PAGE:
Daily Management Review

Emerging markets are reducing capital surpluses


10/04/2018


Despite the sharp drop in portfolio investment volumes, the total inflow of non-resident funds to emerging markets this year could reach $ 1.1 trillion against $ 1.26 trillion in 2017, predicts the Washington Institute of International Finance. The net inflow volume will amount to $ 177 billion (including resident transactions), which is almost half as much as last year ($ 308 billion, a significant outflow of funds was observed in 2015–2016).



Junjiewu99
Junjiewu99
Capital inflows to China this year will break the record and amount to $ 580 billion ($ 436 billion in 2017). This will be supported by increased investor access to the domestic market (portfolio investments will exceed $ 230 billion against $ 117 billion a year earlier). The net inflow of funds into the country will become positive for the first time since 2013 and amount to $ 160 billion. At the same time, the figure for other markets will decrease by 30% to $ 559 billion, that is, almost to the level of 2016 of $ 544 billion (in 2017 amounted to $ 824 billion).

The slowdown in inflows can primarily be explained by reduction in portfolio investment in debt instruments (from $ 331 billion in 2017 to $ 246 billion in 2018). Fiscal and external imbalances remain a significant risk for Argentina (the country received financial assistance from the International Monetary Fund), and the IIF also listed Turkey, India, South Africa, Brazil and Egypt. At the same time, investments in stocks may again become interesting for investors, given the significant correction in the markets and weakening of the currencies of developing countries, although this inflow over the year is likely to be less significant than before ($ 64 billion against $ 85 billion in 2017 ). On average, the monthly inflow of portfolio investments declined by 40% compared to last year - to $ 19 billion, while the total outflow of funds from non-residents could exceed 30 billion - in countries such as Russia, India, Turkey and Thailand.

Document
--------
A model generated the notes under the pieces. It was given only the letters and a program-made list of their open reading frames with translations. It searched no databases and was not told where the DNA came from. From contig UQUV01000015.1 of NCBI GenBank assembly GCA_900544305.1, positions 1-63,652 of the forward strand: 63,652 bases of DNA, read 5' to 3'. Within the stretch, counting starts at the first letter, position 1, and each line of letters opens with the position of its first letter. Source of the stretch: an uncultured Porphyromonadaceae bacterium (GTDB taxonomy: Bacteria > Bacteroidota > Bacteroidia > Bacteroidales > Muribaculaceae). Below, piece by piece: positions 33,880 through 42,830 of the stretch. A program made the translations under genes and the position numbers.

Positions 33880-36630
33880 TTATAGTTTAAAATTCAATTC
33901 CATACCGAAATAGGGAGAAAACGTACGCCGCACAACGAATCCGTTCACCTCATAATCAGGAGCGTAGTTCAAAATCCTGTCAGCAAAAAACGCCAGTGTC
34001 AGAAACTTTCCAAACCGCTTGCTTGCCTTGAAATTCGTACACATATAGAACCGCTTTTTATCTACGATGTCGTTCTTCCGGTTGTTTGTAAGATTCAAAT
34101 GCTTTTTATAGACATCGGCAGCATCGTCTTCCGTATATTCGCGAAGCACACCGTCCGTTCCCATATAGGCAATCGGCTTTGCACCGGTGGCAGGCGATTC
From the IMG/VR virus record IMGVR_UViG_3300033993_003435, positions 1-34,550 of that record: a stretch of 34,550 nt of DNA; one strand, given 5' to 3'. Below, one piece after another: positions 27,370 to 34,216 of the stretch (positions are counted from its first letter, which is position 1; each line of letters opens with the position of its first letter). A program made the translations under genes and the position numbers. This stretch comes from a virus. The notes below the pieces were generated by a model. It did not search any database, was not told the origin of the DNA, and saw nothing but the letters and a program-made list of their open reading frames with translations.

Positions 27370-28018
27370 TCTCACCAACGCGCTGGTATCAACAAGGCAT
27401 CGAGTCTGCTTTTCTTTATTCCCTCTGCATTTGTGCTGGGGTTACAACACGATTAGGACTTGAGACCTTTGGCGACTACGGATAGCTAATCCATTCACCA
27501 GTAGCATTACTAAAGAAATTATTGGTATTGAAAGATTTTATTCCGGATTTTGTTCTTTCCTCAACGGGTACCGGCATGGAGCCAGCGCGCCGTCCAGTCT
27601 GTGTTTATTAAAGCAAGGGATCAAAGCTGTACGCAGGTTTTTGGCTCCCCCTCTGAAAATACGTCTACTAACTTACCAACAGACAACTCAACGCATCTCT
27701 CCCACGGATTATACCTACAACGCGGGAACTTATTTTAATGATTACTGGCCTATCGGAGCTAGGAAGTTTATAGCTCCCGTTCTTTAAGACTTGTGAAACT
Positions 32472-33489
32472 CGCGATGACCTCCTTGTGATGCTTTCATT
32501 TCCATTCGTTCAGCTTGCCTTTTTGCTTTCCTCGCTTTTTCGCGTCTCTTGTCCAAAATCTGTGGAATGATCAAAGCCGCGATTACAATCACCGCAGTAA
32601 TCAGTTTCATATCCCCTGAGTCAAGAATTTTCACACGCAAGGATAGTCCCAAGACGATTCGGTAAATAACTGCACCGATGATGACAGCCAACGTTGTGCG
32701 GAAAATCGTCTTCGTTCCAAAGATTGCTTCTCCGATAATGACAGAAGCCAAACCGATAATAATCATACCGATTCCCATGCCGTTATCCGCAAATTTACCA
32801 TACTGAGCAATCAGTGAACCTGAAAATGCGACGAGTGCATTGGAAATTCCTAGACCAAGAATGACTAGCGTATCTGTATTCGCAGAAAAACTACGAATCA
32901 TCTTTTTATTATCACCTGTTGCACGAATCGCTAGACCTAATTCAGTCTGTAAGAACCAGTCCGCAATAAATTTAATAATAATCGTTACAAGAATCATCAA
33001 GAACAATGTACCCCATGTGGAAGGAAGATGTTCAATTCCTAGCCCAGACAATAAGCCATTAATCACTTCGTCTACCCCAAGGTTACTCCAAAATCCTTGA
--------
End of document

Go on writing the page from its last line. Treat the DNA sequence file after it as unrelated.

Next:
With regard to risks, the markets have already survived tightening of the monetary policy of the Fed, the IIF noted. However, the institute also points to additional risks associated with the US and Chinese trade war, as well as the uncertainty of the internal policy of the PRC - additional stimulation of the country's economy can maintain growth rates, but it threatens with new “bubbles”. A wave of sales can also be caused by the tightening of sanctions against Iran and Russia.

source: reuters.com






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